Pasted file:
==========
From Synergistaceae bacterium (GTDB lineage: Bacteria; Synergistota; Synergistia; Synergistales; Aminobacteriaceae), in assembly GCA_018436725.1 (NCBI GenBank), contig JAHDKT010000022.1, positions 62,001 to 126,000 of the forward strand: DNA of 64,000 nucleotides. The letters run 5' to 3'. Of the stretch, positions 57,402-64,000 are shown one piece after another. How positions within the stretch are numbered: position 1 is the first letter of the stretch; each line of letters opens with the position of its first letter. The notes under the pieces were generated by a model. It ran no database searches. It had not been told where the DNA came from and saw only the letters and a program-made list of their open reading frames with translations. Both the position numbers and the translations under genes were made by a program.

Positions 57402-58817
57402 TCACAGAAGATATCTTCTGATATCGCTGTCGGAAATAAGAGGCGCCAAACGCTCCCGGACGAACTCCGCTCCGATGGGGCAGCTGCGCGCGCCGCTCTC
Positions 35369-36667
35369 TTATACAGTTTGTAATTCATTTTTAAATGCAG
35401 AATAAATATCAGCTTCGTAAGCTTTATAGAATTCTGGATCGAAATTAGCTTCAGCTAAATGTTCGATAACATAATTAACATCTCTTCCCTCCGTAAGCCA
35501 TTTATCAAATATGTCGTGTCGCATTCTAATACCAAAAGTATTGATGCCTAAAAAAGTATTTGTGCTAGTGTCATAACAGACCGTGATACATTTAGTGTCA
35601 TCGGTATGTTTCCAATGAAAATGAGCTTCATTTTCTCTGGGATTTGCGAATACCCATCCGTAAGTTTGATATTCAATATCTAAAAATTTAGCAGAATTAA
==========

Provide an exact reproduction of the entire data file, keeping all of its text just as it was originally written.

From Synergistaceae bacterium (GTDB lineage: Bacteria; Synergistota; Synergistia; Synergistales; Aminobacteriaceae), in assembly GCA_018436725.1 (NCBI GenBank), contig JAHDKT010000022.1, positions 62,001 to 126,000 of the forward strand: DNA of 64,000 nucleotides. The letters run 5' to 3'. Of the stretch, positions 57,402-64,000 are shown one piece after another. How positions within the stretch are numbered: position 1 is the first letter of the stretch; each line of letters opens with the position of its first letter. The notes under the pieces were generated by a model. It ran no database searches. It had not been told where the DNA came from and saw only the letters and a program-made list of their open reading frames with translations. Both the position numbers and the translations under genes were made by a program.

Positions 57402-58817
57402 TCACAGAAGATATCTTCTGATATCGCTGTCGGAAATAAGAGGCGCCAAACGCTCCCGGACGAACTCCGCTCCGATGGGGCAGCTGCGCGCGCCGCTCTC
Positions 35369-36667
35369 TTATACAGTTTGTAATTCATTTTTAAATGCAG
35401 AATAAATATCAGCTTCGTAAGCTTTATAGAATTCTGGATCGAAATTAGCTTCAGCTAAATGTTCGATAACATAATTAACATCTCTTCCCTCCGTAAGCCA
35501 TTTATCAAATATGTCGTGTCGCATTCTAATACCAAAAGTATTGATGCCTAAAAAAGTATTTGTGCTAGTGTCATAACAGACCGTGATACATTTAGTGTCA
35601 TCGGTATGTTTCCAATGAAAATGAGCTTCATTTTCTCTGGGATTTGCGAATACCCATCCGTAAGTTTGATATTCAATATCTAAAAATTTAGCAGAATTAA